The Soviet imagery might have seemed corny five years ago, but in the current right-leaning climate, a left-wing backlash is inevitable. Expect to see more of it.
If Kerry had won, would it be understandable for Republican artists to perform in front of swastikas? And how seriously should we take people who wish we had lost the Cold War, and who want us to lose this one?
Well, there aren't any Republican artists so that point is moot. There are, however, VMI cadets who think that dressing up in nazi gear and blackface is training for future leadership and anyone who doesn't like it should just STFU:
Numerous VMI supporters defended the students' right to enjoy themselves during a break from their rigorous training program and attacked what they perceive as political correctness run amok.
"You have no idea what we go through here at VMI, and if the cadets and rats choose to have fun on Halloween, you should not have anything to say about it," a VMI cadet wrote. "Just remember, we are the future leaders of America, and we will be the ones defending your rights."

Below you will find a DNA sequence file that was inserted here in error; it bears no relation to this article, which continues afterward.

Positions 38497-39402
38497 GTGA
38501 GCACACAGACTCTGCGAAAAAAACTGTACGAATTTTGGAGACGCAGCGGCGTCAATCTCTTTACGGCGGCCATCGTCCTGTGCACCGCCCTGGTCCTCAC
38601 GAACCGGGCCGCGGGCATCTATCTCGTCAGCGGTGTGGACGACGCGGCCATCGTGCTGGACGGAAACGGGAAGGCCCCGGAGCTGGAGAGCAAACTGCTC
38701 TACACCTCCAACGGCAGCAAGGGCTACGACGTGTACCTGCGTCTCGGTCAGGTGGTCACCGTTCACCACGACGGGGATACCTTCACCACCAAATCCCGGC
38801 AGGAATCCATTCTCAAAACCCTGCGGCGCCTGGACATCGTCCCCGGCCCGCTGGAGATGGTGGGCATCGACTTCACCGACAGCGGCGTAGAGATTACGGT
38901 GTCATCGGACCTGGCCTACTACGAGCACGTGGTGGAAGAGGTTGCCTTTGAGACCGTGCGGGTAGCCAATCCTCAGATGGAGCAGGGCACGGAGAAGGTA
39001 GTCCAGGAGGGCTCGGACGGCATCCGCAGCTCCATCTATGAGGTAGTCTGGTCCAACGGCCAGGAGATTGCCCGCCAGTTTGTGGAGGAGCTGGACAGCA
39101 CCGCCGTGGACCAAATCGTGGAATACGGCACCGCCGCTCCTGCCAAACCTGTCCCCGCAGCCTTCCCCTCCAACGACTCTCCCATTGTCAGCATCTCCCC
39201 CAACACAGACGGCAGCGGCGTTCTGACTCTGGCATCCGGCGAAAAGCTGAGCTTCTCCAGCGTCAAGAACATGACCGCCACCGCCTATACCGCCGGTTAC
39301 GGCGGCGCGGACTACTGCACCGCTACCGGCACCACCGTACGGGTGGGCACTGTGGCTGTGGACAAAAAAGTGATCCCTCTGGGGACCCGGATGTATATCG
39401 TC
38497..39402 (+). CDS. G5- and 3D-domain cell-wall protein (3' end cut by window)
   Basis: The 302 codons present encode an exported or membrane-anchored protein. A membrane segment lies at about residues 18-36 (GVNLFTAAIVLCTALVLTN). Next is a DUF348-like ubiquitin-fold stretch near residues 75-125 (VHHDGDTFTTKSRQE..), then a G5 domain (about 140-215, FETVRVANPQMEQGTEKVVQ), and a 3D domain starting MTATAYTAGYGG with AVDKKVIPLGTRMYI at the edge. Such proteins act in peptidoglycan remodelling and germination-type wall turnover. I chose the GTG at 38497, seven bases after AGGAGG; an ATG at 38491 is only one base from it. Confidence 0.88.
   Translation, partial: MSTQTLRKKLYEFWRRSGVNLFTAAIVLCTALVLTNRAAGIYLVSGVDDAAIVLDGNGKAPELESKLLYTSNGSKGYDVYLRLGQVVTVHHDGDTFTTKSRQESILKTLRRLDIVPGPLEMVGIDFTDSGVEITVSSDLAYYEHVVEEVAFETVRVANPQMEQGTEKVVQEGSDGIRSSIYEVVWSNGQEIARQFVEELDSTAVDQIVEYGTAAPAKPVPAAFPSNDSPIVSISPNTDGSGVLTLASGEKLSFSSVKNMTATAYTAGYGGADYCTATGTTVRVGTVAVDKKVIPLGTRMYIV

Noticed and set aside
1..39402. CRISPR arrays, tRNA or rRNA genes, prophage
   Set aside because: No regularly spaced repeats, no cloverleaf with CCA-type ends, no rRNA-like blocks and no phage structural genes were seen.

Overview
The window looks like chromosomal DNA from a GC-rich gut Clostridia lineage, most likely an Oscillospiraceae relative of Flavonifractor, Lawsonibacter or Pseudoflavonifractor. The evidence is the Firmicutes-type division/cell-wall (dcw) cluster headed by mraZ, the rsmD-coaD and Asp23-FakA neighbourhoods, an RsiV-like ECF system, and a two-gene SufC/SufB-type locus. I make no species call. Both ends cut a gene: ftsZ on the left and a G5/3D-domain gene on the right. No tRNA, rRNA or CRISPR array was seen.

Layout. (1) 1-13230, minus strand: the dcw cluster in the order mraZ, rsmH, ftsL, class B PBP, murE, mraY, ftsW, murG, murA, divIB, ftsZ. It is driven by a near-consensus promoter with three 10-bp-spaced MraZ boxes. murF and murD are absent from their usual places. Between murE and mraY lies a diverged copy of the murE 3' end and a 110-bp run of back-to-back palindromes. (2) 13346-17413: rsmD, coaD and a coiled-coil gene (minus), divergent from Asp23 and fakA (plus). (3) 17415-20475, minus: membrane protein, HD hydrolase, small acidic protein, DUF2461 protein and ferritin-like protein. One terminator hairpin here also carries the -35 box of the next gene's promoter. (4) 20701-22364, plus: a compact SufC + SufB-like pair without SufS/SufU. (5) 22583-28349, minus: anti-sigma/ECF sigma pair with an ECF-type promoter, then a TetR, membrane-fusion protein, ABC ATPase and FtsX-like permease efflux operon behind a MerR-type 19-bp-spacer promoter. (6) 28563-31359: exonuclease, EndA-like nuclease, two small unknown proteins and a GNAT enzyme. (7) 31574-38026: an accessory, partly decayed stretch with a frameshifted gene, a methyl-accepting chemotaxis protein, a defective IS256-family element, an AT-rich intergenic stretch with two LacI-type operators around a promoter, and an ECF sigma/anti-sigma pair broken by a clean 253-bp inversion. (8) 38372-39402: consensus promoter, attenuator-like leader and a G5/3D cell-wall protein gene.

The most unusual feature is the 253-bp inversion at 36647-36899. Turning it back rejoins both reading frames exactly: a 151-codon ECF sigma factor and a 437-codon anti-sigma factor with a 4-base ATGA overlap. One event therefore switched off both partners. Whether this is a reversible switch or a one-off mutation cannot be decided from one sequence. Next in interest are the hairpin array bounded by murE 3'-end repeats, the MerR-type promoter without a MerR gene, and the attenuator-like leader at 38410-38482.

I wonder which party that young man belongs to?
You would think that those on the right would find it a bit alarming that right wing analysts were openly apeing communist revolutionary tactics even before the cold war was "won," too, but apparently there's nothing wrong with a little sincere flattery.
When it comes to obscure left wing professors who nobody has ever heard of, though, the buck has come to a full stop at the door of us decaying immoral liberals who must be held accountable for every word he said.
And they are right. This kind of nutty talk shouldn't be allowed to pollute the discourse without somebody standing up and saying no. So I'll tell you what, fellas. I'll disavow this joker from Nowhere University when you guys disavow the vomitous spew with which your millionaire pundits and "entertainers" disgrace this nation's airwaves every single day to tens of millions of listeners, ok?
Here's a little sample of the fetid swill that passes for political discourse on the right in this country:
LIMBAUGH: We killed his sons. We took his country. We put him in jail. He is still calmer and more rational than Howard Dean after he lost Iowa. He's calmer and more rational than Gore after he lost his mind. He's calmer and more rational than George Soros is.
LIMBAUGH: I mean, if there is a party that's soulless, it's the Democratic Party. If there are people by definition who are soulless, it is liberals -- by definition. You know, souls come from God. You know? No. No. You can't go there.